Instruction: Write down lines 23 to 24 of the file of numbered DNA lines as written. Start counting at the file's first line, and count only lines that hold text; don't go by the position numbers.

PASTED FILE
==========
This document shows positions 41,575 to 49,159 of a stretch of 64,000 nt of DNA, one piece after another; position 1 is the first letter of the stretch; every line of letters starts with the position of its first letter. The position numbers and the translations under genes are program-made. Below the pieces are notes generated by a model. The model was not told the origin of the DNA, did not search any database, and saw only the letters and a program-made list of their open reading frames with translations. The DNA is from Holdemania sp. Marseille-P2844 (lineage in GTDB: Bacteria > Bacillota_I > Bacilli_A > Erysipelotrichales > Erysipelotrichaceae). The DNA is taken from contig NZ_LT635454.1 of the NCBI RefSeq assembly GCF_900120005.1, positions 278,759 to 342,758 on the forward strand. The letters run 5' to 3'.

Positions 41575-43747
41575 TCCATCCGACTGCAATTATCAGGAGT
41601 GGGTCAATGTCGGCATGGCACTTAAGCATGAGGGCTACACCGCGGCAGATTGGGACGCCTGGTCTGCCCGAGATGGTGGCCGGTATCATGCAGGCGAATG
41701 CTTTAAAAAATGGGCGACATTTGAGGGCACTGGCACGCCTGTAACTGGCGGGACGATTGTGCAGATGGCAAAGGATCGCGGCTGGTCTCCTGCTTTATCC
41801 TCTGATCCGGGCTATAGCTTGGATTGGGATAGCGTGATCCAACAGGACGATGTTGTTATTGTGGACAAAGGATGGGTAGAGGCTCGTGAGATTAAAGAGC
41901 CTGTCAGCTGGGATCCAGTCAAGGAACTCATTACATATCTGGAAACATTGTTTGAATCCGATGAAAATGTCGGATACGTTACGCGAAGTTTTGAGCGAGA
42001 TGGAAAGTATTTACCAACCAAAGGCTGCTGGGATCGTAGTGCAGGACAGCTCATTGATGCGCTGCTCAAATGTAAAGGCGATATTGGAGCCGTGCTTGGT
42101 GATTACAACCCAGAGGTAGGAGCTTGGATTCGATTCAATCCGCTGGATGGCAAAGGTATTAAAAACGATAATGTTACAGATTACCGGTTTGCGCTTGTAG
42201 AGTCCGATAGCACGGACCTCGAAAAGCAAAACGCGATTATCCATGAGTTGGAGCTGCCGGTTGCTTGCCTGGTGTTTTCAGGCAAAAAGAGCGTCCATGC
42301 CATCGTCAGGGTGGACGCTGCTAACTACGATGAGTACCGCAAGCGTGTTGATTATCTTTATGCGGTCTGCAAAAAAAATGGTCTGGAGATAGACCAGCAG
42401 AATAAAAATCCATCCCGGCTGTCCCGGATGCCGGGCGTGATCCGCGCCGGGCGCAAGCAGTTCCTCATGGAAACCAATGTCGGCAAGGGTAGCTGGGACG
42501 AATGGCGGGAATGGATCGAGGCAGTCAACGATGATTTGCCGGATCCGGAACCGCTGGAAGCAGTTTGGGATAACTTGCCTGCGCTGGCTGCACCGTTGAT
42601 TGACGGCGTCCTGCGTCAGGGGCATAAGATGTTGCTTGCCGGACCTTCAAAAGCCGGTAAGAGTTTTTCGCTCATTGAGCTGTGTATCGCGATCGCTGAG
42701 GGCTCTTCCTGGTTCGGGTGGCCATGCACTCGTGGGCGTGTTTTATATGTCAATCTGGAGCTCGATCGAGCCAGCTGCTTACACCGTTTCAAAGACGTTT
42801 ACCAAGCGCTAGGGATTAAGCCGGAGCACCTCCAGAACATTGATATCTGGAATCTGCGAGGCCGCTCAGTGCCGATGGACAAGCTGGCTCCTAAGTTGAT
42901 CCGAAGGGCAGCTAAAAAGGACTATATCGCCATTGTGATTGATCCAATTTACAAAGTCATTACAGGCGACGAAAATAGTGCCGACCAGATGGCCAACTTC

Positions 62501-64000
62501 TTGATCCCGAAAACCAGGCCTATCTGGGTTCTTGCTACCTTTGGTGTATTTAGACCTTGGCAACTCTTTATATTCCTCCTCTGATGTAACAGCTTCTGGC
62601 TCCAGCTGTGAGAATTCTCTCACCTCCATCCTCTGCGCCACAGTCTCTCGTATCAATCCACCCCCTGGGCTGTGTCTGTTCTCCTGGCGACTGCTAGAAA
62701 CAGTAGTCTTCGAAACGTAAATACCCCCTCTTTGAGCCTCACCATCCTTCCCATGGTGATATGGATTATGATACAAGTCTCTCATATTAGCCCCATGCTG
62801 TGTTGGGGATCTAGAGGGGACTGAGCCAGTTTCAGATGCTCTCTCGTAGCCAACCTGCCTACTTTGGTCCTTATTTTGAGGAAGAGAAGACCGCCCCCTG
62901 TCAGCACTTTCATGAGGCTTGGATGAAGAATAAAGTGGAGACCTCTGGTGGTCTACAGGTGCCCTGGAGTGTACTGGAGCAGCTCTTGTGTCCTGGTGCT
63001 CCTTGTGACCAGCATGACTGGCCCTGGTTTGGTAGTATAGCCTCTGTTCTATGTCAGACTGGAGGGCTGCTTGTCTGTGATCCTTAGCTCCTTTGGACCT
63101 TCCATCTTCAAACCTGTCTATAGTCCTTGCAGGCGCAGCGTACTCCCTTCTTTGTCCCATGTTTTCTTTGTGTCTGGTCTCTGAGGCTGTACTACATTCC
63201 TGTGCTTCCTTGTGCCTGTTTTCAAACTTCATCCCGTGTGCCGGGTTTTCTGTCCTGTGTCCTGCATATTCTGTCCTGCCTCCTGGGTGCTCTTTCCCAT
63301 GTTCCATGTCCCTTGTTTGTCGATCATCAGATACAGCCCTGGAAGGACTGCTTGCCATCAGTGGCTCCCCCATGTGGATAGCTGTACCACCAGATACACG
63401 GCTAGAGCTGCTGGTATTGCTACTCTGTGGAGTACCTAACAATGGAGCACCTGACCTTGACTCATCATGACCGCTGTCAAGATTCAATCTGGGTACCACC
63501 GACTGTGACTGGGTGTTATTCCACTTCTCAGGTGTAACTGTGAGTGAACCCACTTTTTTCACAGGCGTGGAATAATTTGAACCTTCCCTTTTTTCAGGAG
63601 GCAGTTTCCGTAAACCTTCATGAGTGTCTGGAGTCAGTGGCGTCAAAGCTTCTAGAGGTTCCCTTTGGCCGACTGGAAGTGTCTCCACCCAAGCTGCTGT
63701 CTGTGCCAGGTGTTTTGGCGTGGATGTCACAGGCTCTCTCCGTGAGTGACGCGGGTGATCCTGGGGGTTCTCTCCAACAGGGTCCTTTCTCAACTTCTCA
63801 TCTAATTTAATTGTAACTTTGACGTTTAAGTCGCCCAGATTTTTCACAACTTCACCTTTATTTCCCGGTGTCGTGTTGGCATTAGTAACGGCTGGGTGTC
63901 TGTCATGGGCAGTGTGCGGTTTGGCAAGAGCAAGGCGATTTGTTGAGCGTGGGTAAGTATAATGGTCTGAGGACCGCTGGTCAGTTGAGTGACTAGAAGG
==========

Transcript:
62901 TCAGCACTTTCATGAGGCTTGGATGAAGAATAAAGTGGAGACCTCTGGTGGTCTACAGGTGCCCTGGAGTGTACTGGAGCAGCTCTTGTGTCCTGGTGCT
63001 CCTTGTGACCAGCATGACTGGCCCTGGTTTGGTAGTATAGCCTCTGTTCTATGTCAGACTGGAGGGCTGCTTGTCTGTGATCCTTAGCTCCTTTGGACCT